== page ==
A Diversity Curriculum for Gay and Lesbian Teens in Middle School

Date of Completion


Document Type

Open Access Capstone

Degree Name

Master of Arts (MA)

First Advisor

Delores B. Gallo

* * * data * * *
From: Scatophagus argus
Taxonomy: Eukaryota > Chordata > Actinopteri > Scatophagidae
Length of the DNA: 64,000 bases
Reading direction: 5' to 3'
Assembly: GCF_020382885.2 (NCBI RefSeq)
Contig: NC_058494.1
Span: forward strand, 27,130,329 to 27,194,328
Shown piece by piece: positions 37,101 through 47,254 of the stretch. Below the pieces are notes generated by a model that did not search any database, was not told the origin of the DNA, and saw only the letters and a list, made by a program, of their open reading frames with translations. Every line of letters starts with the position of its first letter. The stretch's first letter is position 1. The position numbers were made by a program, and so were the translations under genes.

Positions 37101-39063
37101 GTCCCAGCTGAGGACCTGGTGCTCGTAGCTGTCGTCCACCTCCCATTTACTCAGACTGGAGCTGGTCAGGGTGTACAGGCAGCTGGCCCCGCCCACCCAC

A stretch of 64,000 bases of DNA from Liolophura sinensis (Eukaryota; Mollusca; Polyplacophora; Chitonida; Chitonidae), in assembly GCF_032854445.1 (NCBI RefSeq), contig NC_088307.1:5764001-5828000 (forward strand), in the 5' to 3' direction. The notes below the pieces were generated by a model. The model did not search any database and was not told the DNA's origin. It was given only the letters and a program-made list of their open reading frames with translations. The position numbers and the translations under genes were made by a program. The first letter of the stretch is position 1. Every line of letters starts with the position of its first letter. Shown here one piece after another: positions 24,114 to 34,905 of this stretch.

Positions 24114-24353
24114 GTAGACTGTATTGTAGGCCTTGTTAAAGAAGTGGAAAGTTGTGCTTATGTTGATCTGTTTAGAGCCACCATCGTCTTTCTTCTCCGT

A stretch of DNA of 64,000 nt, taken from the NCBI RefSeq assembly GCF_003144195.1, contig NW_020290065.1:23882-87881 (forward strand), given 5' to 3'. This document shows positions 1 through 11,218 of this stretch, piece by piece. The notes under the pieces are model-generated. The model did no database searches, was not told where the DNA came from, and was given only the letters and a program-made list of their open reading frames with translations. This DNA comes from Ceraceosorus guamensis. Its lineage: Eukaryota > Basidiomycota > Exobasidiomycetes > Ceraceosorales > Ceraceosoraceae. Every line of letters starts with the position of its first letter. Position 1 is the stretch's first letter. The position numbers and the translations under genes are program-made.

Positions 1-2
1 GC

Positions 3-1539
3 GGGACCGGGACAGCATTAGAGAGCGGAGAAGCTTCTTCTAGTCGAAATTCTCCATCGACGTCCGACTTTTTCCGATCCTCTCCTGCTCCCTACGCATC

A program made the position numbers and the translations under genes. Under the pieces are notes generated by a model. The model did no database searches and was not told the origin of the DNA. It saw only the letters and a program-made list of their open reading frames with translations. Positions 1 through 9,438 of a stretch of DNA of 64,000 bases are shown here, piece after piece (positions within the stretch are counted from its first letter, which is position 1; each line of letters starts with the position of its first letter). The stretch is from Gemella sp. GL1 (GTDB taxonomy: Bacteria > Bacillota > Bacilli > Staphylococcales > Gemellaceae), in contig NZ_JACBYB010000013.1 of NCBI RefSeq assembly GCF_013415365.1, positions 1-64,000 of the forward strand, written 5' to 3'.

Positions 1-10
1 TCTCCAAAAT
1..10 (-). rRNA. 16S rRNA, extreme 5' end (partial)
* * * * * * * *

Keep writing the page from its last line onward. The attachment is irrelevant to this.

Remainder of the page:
Homosexuality is currently becoming a political issue in education. A central question is whether or not we as educators should provide information regarding sexual orientation in a classroom setting. If a school system decides to provide such information, at what grade level is it deemed appropriate? This thesis focuses on the need for, and development of a diversity curriculum for middle school students which includes information on sexual orientation. It begins with an examination of the lack of safety and justice for homosexual students in school, and anti-gay violence as it relates to adolescents. The issue of the rights of gay and lesbian youth will be addressed from both the moral and legal perspectives. The moral perspective will present the work of moral educator Nel Noddings and her contribution of the ethic of care This ethic of care supports the legal perspective offered. The Commonwealth of Massachusetts has set forth a series of recommendations, as well as a law, to protect gay and lesbian students in a public school setting. To achieve the recommended changes, individuals need significant creative and critical thinking skills and dispositions. Through the works of author Gary Davis, psychologists C.R. Rogers, Abraham Maslow, and Teresa Amabile, and educator Delores Gallo, a conception of creative thinking is explored. Creative development leads to the enhancement of open-mindedness, tolerance for ambiguity, and flexibility, which foster empathy. The critical thinking perspective examines the works of educator Barry Byer, and philosophers Robert Ennis and Richard Paul. Special attention is given to the importance of dialogue in the education of all children. Finally, this thesis provides eight lessons to incorporate into a middle school curriculum. These lessons address the issues of identity formation, perception and stereotyping, ethical decision making, and the cultural contributions of marginalized groups in our society, with a focus on homosexuals. The purpose of the lessons is to reduce prejudice, increase tolerance and informed judgments, thereby addressing the needs of gay and lesbian teens in our society, by providing positive role models and fostering constructive dialogue.


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